I understand that the DNP is just a recommendation at this point but several schools I was considering for entry-level MSN (NP) have just pulled their programs and are replacing them with DNP programs instead. SFSU, Univ. of Vermont and Greenville all did. I'm wondering if the schools are going to make this thing happen, whether we like it or not. If they pull all of the Master's NP programs, we will have to go the DNP route.

    I welcome anyone's advice on the best route to an NP for a (ahem) mature 2nd baccalaureate student like me.
  5. 1
    Seen many schools now offering Bsn to dnp.
    Seems a little crazy going from bachelors to doctorate, but if that's the requirement you have no choice.

    Saw an article today about doctors having group appointments with patients.
    Maybe this will help fnp's because there's no way I will be participating in any group doctors appointments.
    It gives me an image from schinlder's list where all the Jews had to strip in front of each other.
    PMFB-RN likes this.
  6. 0
    Quote from dt70
    Seen many schools now offering Bsn to dnp.
    Seems a little crazy going from bachelors to doctorate, but if that's the requirement you have no choice.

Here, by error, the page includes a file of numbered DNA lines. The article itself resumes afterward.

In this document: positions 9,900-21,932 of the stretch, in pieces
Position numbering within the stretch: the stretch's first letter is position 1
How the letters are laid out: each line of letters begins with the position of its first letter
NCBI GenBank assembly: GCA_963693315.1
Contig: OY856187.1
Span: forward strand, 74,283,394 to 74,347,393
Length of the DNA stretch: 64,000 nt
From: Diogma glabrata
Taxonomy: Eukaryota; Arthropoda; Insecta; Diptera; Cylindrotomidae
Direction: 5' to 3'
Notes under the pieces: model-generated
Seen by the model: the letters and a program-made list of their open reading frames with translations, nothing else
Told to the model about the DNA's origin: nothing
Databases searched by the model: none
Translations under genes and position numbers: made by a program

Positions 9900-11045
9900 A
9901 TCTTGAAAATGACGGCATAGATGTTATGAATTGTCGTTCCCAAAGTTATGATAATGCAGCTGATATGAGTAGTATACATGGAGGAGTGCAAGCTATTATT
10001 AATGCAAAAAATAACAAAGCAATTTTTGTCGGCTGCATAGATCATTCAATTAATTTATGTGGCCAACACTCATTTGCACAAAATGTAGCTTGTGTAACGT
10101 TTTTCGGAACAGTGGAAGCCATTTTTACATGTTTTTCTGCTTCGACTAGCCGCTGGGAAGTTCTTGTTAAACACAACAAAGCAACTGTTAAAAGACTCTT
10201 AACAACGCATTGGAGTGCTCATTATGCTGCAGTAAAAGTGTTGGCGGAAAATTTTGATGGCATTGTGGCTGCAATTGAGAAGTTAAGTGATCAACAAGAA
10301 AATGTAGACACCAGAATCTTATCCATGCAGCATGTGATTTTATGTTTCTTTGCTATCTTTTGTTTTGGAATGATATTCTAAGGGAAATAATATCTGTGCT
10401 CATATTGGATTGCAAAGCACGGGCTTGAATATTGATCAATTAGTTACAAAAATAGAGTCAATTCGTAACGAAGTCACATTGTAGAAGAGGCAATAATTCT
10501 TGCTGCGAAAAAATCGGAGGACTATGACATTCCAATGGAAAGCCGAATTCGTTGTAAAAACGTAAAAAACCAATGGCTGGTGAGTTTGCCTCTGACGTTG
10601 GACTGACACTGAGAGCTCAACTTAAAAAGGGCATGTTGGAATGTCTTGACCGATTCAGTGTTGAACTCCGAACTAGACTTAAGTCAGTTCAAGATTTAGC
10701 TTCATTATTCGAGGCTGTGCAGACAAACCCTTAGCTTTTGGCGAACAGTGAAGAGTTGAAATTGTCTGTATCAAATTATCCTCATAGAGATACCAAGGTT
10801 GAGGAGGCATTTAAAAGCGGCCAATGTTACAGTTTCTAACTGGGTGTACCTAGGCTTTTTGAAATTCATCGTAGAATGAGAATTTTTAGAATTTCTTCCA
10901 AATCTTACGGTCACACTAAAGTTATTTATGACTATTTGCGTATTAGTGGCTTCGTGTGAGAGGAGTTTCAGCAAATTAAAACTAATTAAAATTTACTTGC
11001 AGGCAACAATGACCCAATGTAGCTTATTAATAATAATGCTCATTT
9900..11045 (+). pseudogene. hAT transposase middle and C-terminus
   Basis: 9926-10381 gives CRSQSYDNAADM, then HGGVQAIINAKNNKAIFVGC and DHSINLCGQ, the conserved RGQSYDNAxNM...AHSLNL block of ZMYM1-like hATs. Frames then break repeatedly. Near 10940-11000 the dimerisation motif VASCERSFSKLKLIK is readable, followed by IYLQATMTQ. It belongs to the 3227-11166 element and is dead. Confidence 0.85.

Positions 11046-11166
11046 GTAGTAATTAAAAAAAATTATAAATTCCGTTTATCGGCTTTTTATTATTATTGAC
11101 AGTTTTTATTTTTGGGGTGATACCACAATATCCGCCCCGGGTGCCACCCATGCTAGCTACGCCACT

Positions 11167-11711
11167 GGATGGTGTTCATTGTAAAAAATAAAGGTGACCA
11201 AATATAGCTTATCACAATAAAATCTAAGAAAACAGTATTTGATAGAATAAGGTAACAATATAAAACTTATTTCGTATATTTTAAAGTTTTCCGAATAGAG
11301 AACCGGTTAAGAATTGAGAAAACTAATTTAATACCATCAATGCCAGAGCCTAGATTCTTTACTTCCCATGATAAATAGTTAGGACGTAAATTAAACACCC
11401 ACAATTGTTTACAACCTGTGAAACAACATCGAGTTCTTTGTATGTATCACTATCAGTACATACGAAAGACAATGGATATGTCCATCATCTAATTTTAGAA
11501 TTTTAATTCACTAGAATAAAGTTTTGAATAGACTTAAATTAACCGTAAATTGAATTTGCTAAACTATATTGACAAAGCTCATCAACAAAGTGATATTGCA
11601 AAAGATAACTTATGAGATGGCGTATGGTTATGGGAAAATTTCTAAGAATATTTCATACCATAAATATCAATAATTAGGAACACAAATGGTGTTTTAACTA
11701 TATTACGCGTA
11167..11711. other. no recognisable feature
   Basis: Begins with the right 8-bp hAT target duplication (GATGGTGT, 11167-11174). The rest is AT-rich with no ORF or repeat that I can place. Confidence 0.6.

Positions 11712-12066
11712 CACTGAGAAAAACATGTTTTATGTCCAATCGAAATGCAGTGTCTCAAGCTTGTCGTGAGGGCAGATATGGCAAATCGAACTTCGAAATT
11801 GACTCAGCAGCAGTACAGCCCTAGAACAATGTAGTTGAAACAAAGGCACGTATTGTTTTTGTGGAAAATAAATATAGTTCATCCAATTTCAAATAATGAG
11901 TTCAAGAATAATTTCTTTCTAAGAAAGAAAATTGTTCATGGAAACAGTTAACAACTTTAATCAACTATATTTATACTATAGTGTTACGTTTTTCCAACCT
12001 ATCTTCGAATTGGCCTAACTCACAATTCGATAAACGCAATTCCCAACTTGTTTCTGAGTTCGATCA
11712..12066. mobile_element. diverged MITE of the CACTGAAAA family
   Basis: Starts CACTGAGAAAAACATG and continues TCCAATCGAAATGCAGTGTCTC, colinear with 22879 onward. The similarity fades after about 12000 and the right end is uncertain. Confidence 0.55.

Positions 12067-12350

(Actually, that's a fairly standard and traditional situation in some (most?) other academic disciplines, that individuals go from baccalaureate degree to doctorate. None of my (many) doctorally-prepared friends have Master's degrees.)
  7. 0
    I wonder if MSN programs will become more competitive as they become fewer in number. I'm scheduled to graduate with a BSN in May 2015 and am nervous that there will be so few Master's level programs left, as all schools think it's more lucrative to only offer DNP...
  8. 0
    Quote from priorities2
    I wonder if MSN programs will become more competitive as they become fewer in number. I'm scheduled to graduate with a BSN in May 2015 and am nervous that there will be so few Master's level programs left, as all schools think it's more lucrative to only offer DNP...
    I expect so. There are 5 CRNA programs in our area, 4 masters programs and one DNP. A friend of mine closly accociated with the DNP CRNA program at the University of Minnesota tells me that the qualiety and quanity of their applicants dropped off considerably when they swithced over from a 24 month MSN program. They didn't add a single clinical hour or clinical related class when they changed to DNP.
  9. 0
    So PMFB-RN do I understand you correctly that the DNP program was the same length as the MSN? Does this require applicants to already have their MSN (as I've seen some programs do) or is it a BSN-DNP that someone else mentioned?

    I'm confused. If the DNP goes straight from a BSN, then what's the difference between it and an MSP?

    I'm going to dig around but I find it difficult to round up answers from the various Nursing Dept. websites. Some are user friendly but many are not.

    Thanks, all.
  10. 0
    Ah, never mind. Univ of Minnesota's site is very clear.

    Home - NURS - DNP, University of Minnesota

    The BSN to DNP program takes 3 years.